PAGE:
CBD, Europe, North America

Proposed bill in USA would allow marketing of CBD in supplements

Hemp Industry News
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An American legislator has introduced a bill that would allow hemp-derived CBD to be marketed in dietary supplements. 

“This bill will . . . (provide) a pathway forward for hemp-derived products. It would also identify barriers to success for hemp farmers, informing growers and policy makers of the challenges facing this new industry,” said Rep. Collin Peterson of Minnesota, Chairman of the Agriculture Committee in the U.S. House of Representatives.

Peterson’s bill comes after federal health officials in the USA said late last year that they “cannot conclude that CBD is generally recognized as safe” for its use in human or animal food” based on what it described as a lack of scientific proof under the U.S. Food and Drug Administration’s (FDA) GRAS guidelines; those guidelines determine which substances are acceptable for human consumption. Without approval under GRAS, food ingredients in the USA must take a more rigorous route to market under FDA rules.

Challenge globally

“The last two Farm Bills were landmark successes for hemp, but we are still very early in this process, and growers need regulatory certainty,” Peterson said in a statement. He said the bill also would require a study and report from the U.S. Department of Agriculture, which oversees the production of hemp, on regulatory and market barriers for hemp farmers.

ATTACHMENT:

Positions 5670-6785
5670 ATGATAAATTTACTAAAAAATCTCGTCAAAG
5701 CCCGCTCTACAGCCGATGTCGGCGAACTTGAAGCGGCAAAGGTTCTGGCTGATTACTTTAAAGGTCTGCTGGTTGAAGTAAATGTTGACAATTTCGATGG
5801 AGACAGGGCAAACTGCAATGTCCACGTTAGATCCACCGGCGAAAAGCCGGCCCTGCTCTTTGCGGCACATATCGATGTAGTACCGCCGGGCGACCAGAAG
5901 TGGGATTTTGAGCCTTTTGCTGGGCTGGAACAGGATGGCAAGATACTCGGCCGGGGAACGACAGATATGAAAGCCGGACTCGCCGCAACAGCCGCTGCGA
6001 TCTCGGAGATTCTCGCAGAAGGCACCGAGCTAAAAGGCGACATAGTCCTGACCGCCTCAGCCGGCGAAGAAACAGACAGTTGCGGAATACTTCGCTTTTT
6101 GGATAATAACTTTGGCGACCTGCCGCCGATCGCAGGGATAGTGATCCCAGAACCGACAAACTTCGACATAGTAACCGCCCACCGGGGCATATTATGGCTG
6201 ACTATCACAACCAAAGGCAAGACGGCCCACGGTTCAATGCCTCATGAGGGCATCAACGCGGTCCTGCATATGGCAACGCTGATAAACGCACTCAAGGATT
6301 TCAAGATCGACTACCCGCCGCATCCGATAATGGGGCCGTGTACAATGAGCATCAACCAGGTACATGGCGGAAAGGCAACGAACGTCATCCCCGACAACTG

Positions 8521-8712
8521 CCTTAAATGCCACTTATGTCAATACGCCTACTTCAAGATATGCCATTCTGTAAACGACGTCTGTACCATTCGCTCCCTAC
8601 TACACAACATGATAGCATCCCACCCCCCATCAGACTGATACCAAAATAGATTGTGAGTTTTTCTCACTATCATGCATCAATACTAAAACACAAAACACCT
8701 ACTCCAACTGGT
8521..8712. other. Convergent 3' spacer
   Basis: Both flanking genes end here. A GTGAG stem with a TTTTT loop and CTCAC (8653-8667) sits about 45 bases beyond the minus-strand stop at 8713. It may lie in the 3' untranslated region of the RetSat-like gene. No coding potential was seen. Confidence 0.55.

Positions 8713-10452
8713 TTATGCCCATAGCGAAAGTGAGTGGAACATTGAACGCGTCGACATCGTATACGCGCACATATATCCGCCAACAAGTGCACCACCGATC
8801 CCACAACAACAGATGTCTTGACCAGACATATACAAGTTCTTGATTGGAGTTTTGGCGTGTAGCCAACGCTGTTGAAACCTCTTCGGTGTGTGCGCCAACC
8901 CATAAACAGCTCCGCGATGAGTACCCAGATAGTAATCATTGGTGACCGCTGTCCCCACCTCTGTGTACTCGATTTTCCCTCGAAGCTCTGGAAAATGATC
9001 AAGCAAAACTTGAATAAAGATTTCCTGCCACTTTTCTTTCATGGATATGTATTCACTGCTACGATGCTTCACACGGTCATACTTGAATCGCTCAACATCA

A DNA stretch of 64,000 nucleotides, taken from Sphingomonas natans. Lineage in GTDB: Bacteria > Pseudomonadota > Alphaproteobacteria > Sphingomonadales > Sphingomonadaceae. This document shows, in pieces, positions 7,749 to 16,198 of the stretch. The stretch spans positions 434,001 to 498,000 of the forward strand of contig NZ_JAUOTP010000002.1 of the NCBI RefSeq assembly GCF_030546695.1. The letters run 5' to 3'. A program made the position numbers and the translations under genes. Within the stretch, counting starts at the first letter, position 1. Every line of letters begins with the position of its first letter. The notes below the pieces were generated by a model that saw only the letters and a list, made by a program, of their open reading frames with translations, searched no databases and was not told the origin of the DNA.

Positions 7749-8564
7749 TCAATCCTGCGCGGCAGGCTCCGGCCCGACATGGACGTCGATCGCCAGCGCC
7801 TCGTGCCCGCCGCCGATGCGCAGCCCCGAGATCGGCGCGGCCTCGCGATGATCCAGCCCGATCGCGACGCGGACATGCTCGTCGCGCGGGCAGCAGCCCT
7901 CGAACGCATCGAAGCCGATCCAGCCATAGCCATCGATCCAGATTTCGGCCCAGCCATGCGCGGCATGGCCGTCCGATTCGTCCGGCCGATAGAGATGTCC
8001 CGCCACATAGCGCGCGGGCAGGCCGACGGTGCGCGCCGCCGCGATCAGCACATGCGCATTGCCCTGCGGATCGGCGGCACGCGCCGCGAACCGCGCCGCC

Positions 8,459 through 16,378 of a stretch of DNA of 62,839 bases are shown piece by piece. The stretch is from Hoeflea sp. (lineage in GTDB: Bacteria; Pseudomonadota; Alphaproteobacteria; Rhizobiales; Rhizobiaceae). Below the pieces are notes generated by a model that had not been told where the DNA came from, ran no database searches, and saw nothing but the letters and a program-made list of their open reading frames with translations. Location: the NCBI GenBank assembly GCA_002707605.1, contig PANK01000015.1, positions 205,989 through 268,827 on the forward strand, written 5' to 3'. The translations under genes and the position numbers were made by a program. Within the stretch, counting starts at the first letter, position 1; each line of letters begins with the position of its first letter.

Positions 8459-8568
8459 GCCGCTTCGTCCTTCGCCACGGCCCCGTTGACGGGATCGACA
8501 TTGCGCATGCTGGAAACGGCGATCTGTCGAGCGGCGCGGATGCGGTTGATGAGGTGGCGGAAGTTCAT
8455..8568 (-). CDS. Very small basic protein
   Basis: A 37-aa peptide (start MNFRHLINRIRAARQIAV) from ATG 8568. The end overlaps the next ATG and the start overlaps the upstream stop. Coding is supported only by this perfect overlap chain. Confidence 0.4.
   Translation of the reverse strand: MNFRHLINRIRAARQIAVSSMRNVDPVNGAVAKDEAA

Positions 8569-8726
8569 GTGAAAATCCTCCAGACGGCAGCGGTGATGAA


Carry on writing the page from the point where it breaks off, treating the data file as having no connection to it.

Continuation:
Stakeholders around the world have pushed for the allowance of CBD in supplements and other over-the-counter products under certain guidelines. In Europe, the European Industrial Hemp Association (EIHA) has proposed that at medium doses, CBD products should be regarded as an over-the-counter product or a food supplement, similar to rules governing substances such as valerian, glucosamine, chondroitin (sulfate), Ginkgo Biloba, some vitamins and iron products.

Institutional weaknesses

Further guidelines under the EIHA proposal recommend that at high doses, CBD-laced products should be considered medicinal and regulated as such; while in low concentrations and doses CBD should be allowed in food products without any restrictions.

Institutional weaknesses and lack of consistency in laws and regulations for CBD create a fundamental barrier to global market growth; developments in CBD legislation and regulations over the next few years will have a major impact on shaping the sector and driving investment, industry observers have said.


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